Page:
Located just 3 km from the border with neighbouring Quebec, L'Anse au Clair is an entry point to the Province of Newfoundland & Labrador. The Gateway to Labrador at L'Anse au Clair introduces visitors to the Labrador region of our province.
Hours for the summer season are Monday to Saturday: 9:30am - 5pm
Adaptive re-use of old St. Andrews church
The building was constructed in 1919 as L'Anse au Clair's first church, St Andrew's. In the 1970s a new church was built and the old one was deconsecrated and passed to private ownership. In the ensuing decades the structure served a variety of functions — a youth centre, a pool room and a storage building. Eventually it fell into disuse.
In 1991 the owners, Steve & Shirley Letto, passed the building to the Labrador Straits Historical Development Corporation (LSHDC), a regional non-profit organization embarking on a multi-year heritage tourism development project.
With architectural assistance from the Heritage Canada Foundation, the LSHDC restored and repurposed the building to serve as a regional vistor centre. The bell tower, removed decades ago, was reconstructed based on historical photos. Inside, the vaulted ceiling was rebuilt following the trace outline left on the walls by the original varnish.
Telling the story of Labrador
A series of interpretative panels, art pieces, and artifacts relate the story of the people of Labrador from the first inhabitants who arrived in Labrador some 9000 years ago to present day settlers. Information is provided about the region's historic attractions, including Red Bay, Battle Harbour, the Point Amour Lighthouse and the L'Anse Amour Burial site. The Gateway Visitor Centre provides visitors with the full, incredible story of the people of Labrador.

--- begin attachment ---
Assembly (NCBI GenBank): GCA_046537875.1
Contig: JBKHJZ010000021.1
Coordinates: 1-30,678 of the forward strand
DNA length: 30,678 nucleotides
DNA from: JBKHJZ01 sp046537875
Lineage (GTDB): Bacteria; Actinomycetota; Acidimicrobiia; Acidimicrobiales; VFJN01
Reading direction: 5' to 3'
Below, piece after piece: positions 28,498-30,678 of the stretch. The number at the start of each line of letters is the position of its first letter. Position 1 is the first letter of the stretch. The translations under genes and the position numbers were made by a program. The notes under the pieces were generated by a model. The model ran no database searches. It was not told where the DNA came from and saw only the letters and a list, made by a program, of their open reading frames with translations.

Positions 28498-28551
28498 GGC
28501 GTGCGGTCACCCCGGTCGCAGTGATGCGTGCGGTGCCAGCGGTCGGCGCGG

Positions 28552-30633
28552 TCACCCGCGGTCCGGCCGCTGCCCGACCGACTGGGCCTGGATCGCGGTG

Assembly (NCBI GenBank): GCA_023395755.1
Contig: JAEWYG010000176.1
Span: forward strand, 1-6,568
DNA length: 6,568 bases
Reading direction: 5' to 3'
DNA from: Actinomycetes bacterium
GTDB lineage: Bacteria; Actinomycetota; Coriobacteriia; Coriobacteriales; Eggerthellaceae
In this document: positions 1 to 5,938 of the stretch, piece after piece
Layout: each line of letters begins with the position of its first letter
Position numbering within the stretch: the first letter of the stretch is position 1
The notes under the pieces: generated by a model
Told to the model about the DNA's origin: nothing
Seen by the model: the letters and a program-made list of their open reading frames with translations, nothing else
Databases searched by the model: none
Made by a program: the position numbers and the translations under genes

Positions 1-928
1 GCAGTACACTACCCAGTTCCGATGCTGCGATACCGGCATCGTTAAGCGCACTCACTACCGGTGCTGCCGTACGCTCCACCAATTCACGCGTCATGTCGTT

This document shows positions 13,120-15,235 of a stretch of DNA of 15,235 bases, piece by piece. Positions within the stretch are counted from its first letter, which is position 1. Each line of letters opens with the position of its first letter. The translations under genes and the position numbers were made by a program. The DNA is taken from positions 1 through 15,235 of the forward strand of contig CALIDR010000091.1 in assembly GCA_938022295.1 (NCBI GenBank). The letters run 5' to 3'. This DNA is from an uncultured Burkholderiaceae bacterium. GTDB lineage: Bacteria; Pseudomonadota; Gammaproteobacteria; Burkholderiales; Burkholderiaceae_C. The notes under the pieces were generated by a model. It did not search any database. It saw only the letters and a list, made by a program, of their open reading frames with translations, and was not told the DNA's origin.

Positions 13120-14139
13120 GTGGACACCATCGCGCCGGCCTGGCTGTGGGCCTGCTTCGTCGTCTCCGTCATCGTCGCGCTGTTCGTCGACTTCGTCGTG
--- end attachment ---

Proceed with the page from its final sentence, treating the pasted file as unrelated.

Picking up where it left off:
Of particular interest in this exhibit is a series of reproduction artifacts, including a Thule harpoon and many of the artifacts recovered at the 7500 year old site at L'Anse Amour. The Gateway had a display of artifacts from the recently excavated Jersey Rooms at nearby L'Anse Au Cotard.
The pine walls and unique architecture of the interior of the Gateway provide a perfect backdrop for several commissioned pieces of art. The vibrant silk paintings by renowned artist Diana Dabinett bring the flowers, birds, whales, and icebergs of Labrador to life in dramatic style. The beauty of the Northern Lights is captured in a winter landscape by local artist, Janet Howell.
The Gateway also serves as the region's information centre. Visitors will find information on ferry schedules, accommodations, hiking trails, craft shops, restaurants, maps, points of interest and more.
100th Anniversary: 1919-2019
The year 2019 was the 100th anniversary of the construction of old St. Andrews church.
The document 100th anniversary of old St Andrews (PDF) provides a detailed look at the historic significance and legacy of this building, now the Gateway to Labrador.